Dolphins can recognize each other by the taste of their urine, according to a new study.
Researchers from the University of St Andrews published a study in the journal Science Advances that found dolphins’ unique sense of taste allows them to tell the difference between their other mammal friends from their urine and other excretions.
Prof Vincent Janik, director of the Scottish Oceans Institute, and his colleagues, Jason Bruck and Sam Walmsley, tested how dolphins reacted to urine samples from different individuals. They found that the marine mammals were much more interested in the urine from the animals they recognized rather than the ones they didn’t know.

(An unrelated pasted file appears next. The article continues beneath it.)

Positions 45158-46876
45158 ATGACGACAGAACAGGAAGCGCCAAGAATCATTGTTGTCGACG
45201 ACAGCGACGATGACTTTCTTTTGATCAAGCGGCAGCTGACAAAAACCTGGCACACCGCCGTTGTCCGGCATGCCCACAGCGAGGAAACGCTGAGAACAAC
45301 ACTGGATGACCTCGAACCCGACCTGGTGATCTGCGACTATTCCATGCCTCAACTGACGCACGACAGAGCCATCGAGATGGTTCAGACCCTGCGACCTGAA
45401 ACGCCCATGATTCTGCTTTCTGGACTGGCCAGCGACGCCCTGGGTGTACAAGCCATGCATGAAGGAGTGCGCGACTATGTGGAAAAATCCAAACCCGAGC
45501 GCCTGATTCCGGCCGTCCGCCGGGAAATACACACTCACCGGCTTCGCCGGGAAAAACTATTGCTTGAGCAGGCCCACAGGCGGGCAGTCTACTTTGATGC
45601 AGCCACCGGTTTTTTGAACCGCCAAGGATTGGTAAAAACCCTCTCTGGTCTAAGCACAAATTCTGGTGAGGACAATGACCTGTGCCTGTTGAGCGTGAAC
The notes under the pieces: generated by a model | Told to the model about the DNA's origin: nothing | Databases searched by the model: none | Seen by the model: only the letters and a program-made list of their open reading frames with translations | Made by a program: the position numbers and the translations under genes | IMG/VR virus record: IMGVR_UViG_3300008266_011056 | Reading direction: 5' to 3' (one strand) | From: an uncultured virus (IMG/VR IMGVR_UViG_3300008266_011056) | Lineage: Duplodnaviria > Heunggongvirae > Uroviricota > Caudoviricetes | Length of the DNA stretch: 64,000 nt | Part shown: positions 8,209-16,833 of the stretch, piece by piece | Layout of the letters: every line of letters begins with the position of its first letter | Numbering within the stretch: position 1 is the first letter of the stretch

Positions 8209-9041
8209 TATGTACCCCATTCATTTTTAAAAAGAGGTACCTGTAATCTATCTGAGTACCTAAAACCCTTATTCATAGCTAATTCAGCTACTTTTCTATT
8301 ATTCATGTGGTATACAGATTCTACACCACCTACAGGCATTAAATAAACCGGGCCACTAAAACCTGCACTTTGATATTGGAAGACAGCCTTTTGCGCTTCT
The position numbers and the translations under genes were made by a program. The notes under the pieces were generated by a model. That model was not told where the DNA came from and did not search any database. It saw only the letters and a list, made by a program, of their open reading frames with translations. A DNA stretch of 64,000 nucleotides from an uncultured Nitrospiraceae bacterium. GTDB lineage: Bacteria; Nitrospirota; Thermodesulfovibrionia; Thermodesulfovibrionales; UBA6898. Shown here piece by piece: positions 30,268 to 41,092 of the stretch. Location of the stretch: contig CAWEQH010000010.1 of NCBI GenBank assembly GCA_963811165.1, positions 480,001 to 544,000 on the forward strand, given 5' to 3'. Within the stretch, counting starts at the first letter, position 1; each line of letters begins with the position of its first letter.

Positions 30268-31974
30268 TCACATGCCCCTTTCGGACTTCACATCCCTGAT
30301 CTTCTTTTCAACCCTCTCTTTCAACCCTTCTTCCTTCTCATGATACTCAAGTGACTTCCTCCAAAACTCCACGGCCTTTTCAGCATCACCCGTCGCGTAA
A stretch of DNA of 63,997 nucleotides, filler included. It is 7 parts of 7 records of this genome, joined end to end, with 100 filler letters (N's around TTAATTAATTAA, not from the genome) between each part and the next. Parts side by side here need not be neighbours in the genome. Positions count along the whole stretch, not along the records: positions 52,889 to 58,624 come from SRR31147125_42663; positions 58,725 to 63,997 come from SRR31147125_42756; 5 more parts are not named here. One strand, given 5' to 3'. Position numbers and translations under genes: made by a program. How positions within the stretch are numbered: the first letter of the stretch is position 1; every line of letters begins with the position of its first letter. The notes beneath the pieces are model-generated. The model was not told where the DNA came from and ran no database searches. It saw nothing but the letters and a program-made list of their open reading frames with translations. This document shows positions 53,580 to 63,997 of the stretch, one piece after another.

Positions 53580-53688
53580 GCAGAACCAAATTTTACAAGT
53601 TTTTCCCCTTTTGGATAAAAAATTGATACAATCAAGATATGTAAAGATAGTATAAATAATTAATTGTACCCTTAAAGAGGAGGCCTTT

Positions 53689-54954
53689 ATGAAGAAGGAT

Janik told The Guardian, “Dolphins explored urine samples for longer if they came from known animals or when they were presented together with the dolphin’s unique and distinctive signature whistle, an acoustic identifier that works like a name.”
“We still know very little about how the sense of taste works in dolphins. Other studies have shown that they lost a lot of the common tastes that we find in other mammals such as sour, sweet, umami or bitter. But they have unusual sensory cells on their tongue that are probably involved in this detection of individual tastes of other animals.”
Lead Image Source : Willyam Bradberry/Shutterstock.
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